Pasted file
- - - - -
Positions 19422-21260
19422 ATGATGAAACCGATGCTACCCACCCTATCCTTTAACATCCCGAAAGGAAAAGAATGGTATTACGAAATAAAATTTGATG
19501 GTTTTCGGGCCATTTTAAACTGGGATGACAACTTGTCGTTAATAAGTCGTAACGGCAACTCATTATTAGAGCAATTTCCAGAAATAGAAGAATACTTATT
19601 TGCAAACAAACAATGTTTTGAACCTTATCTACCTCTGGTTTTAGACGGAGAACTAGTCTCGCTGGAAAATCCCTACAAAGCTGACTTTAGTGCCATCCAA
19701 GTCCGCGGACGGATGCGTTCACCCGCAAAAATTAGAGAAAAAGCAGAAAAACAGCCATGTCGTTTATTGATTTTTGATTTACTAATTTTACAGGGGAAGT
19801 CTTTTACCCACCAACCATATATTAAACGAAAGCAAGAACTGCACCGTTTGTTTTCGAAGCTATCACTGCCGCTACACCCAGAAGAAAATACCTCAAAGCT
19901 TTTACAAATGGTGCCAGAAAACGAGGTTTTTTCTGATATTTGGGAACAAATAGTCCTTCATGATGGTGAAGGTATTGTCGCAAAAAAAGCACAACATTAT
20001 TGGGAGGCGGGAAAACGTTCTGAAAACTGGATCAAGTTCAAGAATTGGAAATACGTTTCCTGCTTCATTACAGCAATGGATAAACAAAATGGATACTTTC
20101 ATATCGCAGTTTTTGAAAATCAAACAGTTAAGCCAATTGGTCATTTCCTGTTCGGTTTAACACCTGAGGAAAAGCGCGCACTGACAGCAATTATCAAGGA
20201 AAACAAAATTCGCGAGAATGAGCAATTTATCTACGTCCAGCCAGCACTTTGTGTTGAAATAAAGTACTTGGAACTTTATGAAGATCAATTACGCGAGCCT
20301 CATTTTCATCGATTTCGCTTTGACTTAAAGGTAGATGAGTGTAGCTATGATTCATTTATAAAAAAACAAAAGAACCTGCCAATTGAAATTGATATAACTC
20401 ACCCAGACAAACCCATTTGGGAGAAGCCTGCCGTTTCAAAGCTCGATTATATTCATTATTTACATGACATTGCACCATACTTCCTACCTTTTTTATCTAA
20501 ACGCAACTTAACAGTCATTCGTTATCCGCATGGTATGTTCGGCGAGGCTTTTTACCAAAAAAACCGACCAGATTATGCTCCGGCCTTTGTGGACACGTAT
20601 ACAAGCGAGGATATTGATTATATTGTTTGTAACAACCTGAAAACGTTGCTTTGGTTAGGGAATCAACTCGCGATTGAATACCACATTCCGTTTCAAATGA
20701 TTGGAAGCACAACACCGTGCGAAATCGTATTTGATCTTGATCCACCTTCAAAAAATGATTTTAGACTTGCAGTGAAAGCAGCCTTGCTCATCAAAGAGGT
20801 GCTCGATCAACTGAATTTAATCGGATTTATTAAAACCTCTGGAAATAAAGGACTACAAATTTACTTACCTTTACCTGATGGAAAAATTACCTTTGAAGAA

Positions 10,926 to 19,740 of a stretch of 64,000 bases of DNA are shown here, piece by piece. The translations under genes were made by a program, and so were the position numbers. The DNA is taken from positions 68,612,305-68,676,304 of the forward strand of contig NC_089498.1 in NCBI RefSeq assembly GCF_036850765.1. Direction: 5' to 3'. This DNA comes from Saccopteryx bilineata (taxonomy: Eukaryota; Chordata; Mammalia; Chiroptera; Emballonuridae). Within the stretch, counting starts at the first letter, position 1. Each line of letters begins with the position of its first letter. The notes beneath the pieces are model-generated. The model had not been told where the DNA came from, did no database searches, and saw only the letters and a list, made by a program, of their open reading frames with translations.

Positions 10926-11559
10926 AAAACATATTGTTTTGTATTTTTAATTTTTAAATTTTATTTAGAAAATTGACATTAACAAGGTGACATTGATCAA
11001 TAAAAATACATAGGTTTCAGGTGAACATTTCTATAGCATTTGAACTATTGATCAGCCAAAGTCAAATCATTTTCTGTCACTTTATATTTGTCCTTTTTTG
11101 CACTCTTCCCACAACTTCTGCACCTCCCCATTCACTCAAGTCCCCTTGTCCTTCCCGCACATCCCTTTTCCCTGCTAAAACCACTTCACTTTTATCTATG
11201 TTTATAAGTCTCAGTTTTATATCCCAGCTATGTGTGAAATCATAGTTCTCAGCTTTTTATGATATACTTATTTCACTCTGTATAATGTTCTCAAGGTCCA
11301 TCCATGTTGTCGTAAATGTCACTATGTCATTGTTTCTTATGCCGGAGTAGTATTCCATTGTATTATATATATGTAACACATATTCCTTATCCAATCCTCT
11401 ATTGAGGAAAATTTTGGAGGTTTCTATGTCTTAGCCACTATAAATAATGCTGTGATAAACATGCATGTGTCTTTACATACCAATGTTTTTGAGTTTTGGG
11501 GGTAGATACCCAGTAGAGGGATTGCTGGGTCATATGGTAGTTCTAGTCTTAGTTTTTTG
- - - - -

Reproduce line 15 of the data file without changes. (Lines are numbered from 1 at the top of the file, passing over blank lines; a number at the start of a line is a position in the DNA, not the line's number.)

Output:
20701 TTGGAAGCACAACACCGTGCGAAATCGTATTTGATCTTGATCCACCTTCAAAAAATGATTTTAGACTTGCAGTGAAAGCAGCCTTGCTCATCAAAGAGGT